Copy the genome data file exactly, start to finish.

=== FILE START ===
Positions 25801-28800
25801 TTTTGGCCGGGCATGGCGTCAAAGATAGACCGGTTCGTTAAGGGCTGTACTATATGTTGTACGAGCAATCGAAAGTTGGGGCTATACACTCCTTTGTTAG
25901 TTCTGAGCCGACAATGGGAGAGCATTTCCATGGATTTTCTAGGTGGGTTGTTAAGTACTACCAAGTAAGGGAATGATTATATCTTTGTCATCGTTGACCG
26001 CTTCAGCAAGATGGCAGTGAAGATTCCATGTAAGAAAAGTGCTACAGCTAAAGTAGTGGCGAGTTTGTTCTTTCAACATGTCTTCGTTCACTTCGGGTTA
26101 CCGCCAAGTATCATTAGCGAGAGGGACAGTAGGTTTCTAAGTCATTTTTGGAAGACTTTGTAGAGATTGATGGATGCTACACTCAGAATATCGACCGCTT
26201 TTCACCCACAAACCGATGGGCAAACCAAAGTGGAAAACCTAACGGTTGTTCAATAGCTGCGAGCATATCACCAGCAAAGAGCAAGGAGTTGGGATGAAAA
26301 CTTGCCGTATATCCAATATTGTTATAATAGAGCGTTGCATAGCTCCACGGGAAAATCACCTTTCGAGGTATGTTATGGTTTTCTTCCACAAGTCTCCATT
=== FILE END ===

Positions 25801-28800
25801 TTTTGGCCGGGCATGGCGTCAAAGATAGACCGGTTCGTTAAGGGCTGTACTATATGTTGTACGAGCAATCGAAAGTTGGGGCTATACACTCCTTTGTTAG
25901 TTCTGAGCCGACAATGGGAGAGCATTTCCATGGATTTTCTAGGTGGGTTGTTAAGTACTACCAAGTAAGGGAATGATTATATCTTTGTCATCGTTGACCG
26001 CTTCAGCAAGATGGCAGTGAAGATTCCATGTAAGAAAAGTGCTACAGCTAAAGTAGTGGCGAGTTTGTTCTTTCAACATGTCTTCGTTCACTTCGGGTTA
26101 CCGCCAAGTATCATTAGCGAGAGGGACAGTAGGTTTCTAAGTCATTTTTGGAAGACTTTGTAGAGATTGATGGATGCTACACTCAGAATATCGACCGCTT
26201 TTCACCCACAAACCGATGGGCAAACCAAAGTGGAAAACCTAACGGTTGTTCAATAGCTGCGAGCATATCACCAGCAAAGAGCAAGGAGTTGGGATGAAAA
26301 CTTGCCGTATATCCAATATTGTTATAATAGAGCGTTGCATAGCTCCACGGGAAAATCACCTTTCGAGGTATGTTATGGTTTTCTTCCACAAGTCTCCATT